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  • Mt Cook Financial

    Hey Guys,

    I've started a fresh thread for Mt Cook Financial (MCF) to give a bit more clarity on why I trade so much of my own capital there and continue to recommend them, despite their boutique offshore status. I didn't want this key information to be lost in the middle of the old thread because we've got a specific collaboration in mind for later in the year and this information will likely be critical for you guys.

    Will and I have known Jake and Gavin from Mt Cook for several years now. I even stayed with Jake's family while I was in Canada in 2014 and both of them attended the Viper conference in Las Vegas last year.

    Jake is a pioneer of retail forex managed accounts, Gavin founded the ASLAN group (the rebate provider from Donna Forex). What's interesting is that they're actually indirect competitors or ours in many respects, but we continue to do a lot of business with them primarily because we trust and understand how they operate.

    Gavin, I'll throw the floor over to you here, but let me start off by asking a couple of questions that will likely come up:
    1. Why are you regulated in South Africa?
    2. Why do you have a $20k minimum deposit?
    3. Are there any capital protections in place?
    4. Why did you guys decide to start a brokerage?
    5. How many staff do you have at MCF?
    6. How can potential new, or existing clients get in touch with you?
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  • #2
    Thanks for the introduction Nick.

    Please excuse the length of this initial post (I promise I won't always be so long-winded ) however we recognize each trader's broker decision is an important one. I want to share a bit of our story and provide as much insight as possible into our operations and more importantly the ethos that underlies Mt.Cook Financial.

    I first started trading FX in 2002 and as Nick mentioned I founded a company called The Aslan Group (along with my father and my brother) that was one of the pioneers of the cashback rebate industry. We opened shop in 2008 and over the years have had privilege of working with thousands of clients.

    Our philosophies have always been very counter-culture, especially for this industry, as we never sought to measure success by growth. We focused instead on building goodwill through meaningful relationships and dedicated service at the client level.

    It wasn't a fast process, but over time The Aslan Group grew into a strong and trusted brand. Despite never marketing (we didn't even have a website lol) our approach resonated with traders who were tired of gimmicks and were looking for something substantive.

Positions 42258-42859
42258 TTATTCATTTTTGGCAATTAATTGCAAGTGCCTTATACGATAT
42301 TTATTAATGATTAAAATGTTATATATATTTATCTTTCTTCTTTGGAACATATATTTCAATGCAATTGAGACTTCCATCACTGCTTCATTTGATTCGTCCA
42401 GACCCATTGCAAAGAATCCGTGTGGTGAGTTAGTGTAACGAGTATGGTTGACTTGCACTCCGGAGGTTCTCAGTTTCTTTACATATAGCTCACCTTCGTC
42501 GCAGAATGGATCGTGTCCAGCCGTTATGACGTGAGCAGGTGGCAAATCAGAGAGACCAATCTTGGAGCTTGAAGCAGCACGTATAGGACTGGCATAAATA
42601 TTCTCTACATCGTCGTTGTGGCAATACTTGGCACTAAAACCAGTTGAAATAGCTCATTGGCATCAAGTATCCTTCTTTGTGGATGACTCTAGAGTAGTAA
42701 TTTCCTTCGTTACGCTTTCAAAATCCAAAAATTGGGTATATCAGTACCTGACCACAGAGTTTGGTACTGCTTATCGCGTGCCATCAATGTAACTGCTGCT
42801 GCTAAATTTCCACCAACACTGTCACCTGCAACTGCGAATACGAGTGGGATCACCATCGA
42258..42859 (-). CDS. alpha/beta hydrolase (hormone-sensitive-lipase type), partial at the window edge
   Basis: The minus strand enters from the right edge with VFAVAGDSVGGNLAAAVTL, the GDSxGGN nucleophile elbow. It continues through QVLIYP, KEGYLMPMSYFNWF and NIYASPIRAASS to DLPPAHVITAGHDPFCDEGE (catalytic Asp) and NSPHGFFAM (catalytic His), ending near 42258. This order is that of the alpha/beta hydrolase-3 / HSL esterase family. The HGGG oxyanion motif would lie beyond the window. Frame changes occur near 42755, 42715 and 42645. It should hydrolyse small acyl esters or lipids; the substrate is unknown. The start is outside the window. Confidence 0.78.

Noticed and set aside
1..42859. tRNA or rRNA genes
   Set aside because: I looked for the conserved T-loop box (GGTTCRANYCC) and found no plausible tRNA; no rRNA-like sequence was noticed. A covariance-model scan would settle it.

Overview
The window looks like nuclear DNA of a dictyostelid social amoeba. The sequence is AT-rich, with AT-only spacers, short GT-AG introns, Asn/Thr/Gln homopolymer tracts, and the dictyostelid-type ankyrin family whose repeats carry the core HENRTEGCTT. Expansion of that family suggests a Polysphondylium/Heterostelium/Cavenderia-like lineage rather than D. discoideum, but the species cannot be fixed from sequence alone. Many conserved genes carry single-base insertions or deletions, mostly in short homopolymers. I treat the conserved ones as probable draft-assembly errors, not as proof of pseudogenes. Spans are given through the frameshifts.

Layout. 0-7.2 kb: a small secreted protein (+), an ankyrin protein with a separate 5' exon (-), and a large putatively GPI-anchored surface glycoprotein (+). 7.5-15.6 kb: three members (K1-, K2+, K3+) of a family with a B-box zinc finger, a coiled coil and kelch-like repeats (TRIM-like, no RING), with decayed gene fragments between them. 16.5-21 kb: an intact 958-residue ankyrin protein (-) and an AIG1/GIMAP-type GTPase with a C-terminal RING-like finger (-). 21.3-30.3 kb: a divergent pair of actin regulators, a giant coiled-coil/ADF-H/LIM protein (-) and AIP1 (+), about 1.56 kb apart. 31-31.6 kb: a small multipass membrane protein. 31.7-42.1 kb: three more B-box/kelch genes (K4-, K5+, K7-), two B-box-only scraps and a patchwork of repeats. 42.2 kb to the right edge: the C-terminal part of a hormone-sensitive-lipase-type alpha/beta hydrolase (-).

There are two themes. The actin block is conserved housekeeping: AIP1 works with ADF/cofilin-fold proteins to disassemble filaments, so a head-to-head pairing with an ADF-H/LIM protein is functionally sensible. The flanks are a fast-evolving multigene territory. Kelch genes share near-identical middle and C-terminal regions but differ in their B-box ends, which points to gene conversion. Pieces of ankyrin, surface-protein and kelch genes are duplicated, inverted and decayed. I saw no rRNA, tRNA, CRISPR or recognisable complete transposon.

In late 2013, I was approached to consult on a broker start-up and that role quickly evolved into something more hands-on. I was able to help set the broker's mandate; to help steer the ship, using the same core values that guided Aslan and was given full oversight in terms of operations.

    It probably goes without saying, that the broker was Mt.Cook Financial.

    By design, the path for Mt.Cook has been very similar to what we implemented with Aslan. The owners also have vast experience in the FX industry and we started out by working with a very close circle of clients from our personal networks. We didn't advertise Mt.Cook and actually took measures to narrow our prospective client base; we all understood the virtues of growing slowly and earning trust through actions.

    If this was Aesop's fable, we'd be the tortoise

    At the foundation of Mt.Cook is the principle that our goals and the goals of our clients must be aligned; this made for an easy decision when it came to choosing our execution model. We were well aware that a "B-book" model is by far the most profitable for a broker however we didn't ever want to be in a position where we're ever profiting from our clients' losses.

    This isn't a shot against dealing desk brokers or those who employ a "hybrid" system (switching clients back and forth from A-Book to B-Book). As long as they don't manipulate the feed in any way, or hinder one’s ability trade properly (trading FX is tough enough as it is without a broker working against you), then I have no problem with brokers who run this model.

    For us however, there's comfort in knowing that every single trade that is executed at Mt.Cook is passed through to the market and every single client that opens an account with us, has their broker as a true ally. Even from a philosophical standpoint, we never wanted to be in a position where we were rooting against our clients.

    We are happy to say we are attracting the right kind of clients! Our full book last year was profitable, and in general, our traders at Mt.Cook made money (more here:

    Several years ago, I had the opportunity to take part in one of the very first binary options white labels. It was clear that the profit potential was incredible however, they wanted to leverage the strength of the Aslan brand; my job would be to entice clients into binary options (bonuses, big returns etc). The odds here are stacked so heavily against the clients that eventually the law of averages will transition the capital from most trading accounts to the broker's coffers.